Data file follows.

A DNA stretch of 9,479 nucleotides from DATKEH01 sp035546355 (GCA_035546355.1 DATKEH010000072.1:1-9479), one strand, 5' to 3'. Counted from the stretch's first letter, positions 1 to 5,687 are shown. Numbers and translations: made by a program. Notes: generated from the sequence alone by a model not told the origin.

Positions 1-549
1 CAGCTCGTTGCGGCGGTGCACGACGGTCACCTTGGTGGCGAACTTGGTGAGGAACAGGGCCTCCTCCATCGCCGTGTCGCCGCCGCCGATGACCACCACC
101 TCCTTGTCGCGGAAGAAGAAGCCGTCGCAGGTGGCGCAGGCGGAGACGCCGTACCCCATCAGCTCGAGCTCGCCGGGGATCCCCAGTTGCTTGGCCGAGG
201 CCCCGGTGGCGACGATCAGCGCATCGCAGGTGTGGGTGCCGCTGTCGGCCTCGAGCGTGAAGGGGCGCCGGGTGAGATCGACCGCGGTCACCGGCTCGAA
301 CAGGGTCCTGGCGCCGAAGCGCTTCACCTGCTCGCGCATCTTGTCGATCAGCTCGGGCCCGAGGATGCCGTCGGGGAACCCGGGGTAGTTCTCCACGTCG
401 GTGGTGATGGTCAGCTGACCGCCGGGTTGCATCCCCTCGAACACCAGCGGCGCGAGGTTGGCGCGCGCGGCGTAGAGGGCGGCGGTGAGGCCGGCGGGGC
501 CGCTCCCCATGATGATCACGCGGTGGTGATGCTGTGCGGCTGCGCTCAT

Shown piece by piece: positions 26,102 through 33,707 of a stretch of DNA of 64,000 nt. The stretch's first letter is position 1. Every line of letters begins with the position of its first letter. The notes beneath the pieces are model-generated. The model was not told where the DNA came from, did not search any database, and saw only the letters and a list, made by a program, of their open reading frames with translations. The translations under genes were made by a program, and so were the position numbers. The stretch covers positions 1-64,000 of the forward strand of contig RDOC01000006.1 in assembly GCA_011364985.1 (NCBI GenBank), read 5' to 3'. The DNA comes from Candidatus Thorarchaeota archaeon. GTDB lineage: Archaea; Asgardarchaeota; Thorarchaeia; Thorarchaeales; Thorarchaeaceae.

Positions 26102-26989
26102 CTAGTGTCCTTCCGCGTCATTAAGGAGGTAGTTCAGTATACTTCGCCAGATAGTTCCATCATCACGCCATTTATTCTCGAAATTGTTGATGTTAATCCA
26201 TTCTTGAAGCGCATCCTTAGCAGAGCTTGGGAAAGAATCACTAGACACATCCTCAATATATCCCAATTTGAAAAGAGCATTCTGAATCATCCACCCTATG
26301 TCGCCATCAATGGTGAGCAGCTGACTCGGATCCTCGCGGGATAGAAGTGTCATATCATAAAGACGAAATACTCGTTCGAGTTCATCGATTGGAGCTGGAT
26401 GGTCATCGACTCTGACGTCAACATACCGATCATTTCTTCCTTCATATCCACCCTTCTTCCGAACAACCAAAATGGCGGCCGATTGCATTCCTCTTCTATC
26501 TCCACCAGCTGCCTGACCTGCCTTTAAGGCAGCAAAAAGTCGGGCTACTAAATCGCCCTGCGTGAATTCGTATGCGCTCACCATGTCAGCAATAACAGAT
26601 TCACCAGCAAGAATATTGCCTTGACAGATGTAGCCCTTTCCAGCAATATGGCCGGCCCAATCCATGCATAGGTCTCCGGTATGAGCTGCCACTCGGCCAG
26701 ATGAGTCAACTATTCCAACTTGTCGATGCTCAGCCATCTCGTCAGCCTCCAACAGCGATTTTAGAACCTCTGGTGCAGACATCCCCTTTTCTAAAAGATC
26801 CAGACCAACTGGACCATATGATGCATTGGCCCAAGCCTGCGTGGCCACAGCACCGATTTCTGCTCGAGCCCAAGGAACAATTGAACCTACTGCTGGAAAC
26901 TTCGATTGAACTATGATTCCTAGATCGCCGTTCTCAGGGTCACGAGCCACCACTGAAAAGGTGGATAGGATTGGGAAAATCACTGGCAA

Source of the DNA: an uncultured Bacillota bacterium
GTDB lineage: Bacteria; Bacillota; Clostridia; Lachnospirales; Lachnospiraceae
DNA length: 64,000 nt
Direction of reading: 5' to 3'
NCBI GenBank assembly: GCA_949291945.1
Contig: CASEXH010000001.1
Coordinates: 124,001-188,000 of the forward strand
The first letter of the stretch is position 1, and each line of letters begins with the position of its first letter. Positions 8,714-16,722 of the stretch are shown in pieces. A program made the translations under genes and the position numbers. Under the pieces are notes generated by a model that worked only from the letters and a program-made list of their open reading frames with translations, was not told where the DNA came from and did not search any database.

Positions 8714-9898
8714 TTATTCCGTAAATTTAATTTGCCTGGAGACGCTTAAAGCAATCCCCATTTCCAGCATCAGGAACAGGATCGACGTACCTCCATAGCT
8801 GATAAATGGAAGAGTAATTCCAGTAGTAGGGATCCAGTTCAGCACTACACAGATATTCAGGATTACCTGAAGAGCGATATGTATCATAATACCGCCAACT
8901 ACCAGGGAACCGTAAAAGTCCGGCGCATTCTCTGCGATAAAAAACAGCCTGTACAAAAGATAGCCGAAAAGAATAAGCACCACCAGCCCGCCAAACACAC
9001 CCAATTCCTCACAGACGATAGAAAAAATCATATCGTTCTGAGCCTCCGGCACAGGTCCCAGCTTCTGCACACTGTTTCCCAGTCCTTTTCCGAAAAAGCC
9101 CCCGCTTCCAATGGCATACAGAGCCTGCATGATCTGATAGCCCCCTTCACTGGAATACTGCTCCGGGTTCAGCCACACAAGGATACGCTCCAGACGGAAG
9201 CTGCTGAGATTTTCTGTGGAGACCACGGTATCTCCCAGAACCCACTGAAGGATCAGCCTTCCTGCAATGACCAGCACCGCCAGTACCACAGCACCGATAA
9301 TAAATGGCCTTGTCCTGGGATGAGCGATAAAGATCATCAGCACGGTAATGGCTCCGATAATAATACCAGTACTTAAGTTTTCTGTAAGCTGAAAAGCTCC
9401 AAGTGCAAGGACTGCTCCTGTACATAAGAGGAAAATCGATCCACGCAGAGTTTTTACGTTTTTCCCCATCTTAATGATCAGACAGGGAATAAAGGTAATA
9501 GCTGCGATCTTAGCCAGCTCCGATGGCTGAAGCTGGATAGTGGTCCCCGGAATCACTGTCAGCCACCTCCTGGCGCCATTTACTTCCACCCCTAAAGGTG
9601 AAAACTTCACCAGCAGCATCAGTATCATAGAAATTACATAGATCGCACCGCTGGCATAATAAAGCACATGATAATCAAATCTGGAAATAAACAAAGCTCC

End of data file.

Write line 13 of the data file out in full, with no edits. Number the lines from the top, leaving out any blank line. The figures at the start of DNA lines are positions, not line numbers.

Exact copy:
26301 TCGCCATCAATGGTGAGCAGCTGACTCGGATCCTCGCGGGATAGAAGTGTCATATCATAAAGACGAAATACTCGTTCGAGTTCATCGATTGGAGCTGGAT